Comedies proved to be part of Keaton’s formula for success. In 1991 she appeared with Steve Martin in a remake of the Vincente Minnelli classic Father of the Bride, which also spawned a 1995 sequel. She reteamed with Allen for 1993’s Manhattan Murder Mystery and later co-starred with Goldie Hawn and Bette Midler in 1996’s The First Wives Club, showcasing a trio of women taking control of their fortunes after dealing with philandering hubbies. First Wives was a smash, earning more than $181 million at the worldwide box office. That same year Keaton co-starred with Meryl Streep in Marvin’s Room, a family drama centering on two alienated sisters for which Keaton received her third Oscar nod.
'Something's Gotta Give' and Continued Successes
Keaton continued to star in big-screen comedies including Town & Country (2001), in which she was reunited with Beatty, and Something's Gotta Give (2003), an over-50 romantic comedy directed by Nancy Meyers and co-starring Jack Nicholson and Keanu Reeves as her love interests. The hit film earned Keaton her fourth Best Actress Oscar nomination. Other big-screen projects of the decade included The Family Stone (2005), in which she played a free-thinking matriarch, and Mad Money (2008), a heist caper co-starring Queen Latifah and Katie Holmes.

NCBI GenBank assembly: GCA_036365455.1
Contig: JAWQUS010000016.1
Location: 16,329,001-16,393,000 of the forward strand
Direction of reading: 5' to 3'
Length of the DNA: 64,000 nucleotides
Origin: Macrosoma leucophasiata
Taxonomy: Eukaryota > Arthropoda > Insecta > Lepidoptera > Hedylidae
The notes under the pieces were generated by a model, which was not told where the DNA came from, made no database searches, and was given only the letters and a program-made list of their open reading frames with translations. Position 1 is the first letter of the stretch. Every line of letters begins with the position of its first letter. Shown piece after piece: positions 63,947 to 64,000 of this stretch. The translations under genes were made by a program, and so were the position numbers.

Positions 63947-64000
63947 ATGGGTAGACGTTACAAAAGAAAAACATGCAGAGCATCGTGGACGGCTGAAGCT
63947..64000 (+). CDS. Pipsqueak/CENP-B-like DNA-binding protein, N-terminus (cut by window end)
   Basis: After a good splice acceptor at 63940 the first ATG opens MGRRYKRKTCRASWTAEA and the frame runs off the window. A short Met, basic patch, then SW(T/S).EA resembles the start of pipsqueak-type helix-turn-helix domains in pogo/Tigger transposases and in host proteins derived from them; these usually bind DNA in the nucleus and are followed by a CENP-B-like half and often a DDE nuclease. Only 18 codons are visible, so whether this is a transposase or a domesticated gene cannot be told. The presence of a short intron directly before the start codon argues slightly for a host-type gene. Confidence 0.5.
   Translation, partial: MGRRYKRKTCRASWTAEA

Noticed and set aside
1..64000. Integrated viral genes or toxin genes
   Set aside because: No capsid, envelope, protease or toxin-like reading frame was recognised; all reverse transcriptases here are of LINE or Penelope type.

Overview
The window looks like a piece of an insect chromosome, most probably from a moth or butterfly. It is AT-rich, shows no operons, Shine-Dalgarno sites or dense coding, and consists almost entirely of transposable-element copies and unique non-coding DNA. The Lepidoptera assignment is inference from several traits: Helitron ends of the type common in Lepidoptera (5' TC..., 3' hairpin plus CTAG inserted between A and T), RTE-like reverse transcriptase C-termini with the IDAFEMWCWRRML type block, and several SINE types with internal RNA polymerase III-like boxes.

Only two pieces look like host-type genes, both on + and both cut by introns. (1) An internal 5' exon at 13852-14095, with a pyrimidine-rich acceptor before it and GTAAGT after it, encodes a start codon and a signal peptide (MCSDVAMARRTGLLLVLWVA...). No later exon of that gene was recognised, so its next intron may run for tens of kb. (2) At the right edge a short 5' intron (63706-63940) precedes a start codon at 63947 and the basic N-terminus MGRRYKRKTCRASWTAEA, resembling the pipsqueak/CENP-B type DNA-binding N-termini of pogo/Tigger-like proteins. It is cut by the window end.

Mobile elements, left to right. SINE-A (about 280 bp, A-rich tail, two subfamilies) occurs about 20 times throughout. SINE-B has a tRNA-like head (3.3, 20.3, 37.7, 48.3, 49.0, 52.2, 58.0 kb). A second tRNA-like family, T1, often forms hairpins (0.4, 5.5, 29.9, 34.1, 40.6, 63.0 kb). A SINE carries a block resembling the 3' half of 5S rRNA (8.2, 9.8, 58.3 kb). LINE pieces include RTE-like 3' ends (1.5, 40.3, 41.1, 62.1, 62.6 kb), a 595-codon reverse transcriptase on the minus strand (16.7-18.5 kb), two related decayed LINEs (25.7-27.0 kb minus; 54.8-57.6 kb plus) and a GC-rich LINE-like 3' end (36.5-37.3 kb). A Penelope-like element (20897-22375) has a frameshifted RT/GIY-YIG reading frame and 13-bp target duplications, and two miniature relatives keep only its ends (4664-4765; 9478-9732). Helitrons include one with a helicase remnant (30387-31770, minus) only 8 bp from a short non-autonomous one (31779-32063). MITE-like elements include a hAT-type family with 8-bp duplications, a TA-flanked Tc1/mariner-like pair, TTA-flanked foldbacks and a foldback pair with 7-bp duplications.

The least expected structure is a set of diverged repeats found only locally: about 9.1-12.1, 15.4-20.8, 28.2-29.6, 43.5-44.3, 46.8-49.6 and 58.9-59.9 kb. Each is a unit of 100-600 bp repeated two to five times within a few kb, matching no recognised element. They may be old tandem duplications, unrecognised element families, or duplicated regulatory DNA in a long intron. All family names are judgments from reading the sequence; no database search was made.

More comedies followed for Keaton with outings like The Big Wedding (2013) and And So it Goes (2014). She and Morgan Freeman played a loving couple looking to sell their Brooklyn home in 2015’s 5 Flights Up, and she appeared in the ensemble holiday flick Love the Coopers premiering later that year.
As she's grown older, Keaton hasn't tried, on-screen or off, to distance herself from her age. "My feeling was that nothing was expected of me," Keaton said of her career in a 2003 interview for the entertainment website Dark Horizons. "I was a very normal, average, ordinary person, and no one expected or looked at me and went, 'Oh, she's got a future.' So, I think that everything has just been a slow, steady persistence on my part and because I got opportunities, I used them as best as I could with the tools that I have such as they are."
Personal Life and Children
Outside of acting, Keaton has demonstrated a passion for photography, architecture and building preservation. She's a member of America's National Trust for Historic Preservation and has rehabbed several buildings in her home city of Los Angeles. She is also known for her distinctive attire, crafting a series of looks over the years that blend eclectic bohemianism with more tailored sensibilities.
Keaton’s romantic life has also been the subject of significant media talk. She’s had relationships with Woody Allen and leading men like Beatty, Nicholson and Pacino. She is also the mother of two adopted children.
While remaining unmarried, Keaton has described one person as the “love of my life”—her highly supportive mother, Dorothy, who passed away in 2008. Keaton detailed her life with her mom as well as other family and career remembrances in the 2011 bestselling memoir Then Again, from Random House. This was followed by another bestselling memoir in 2014 focusing on society’s obsessions with looks—Let’s Just Say It Wasn’t Pretty.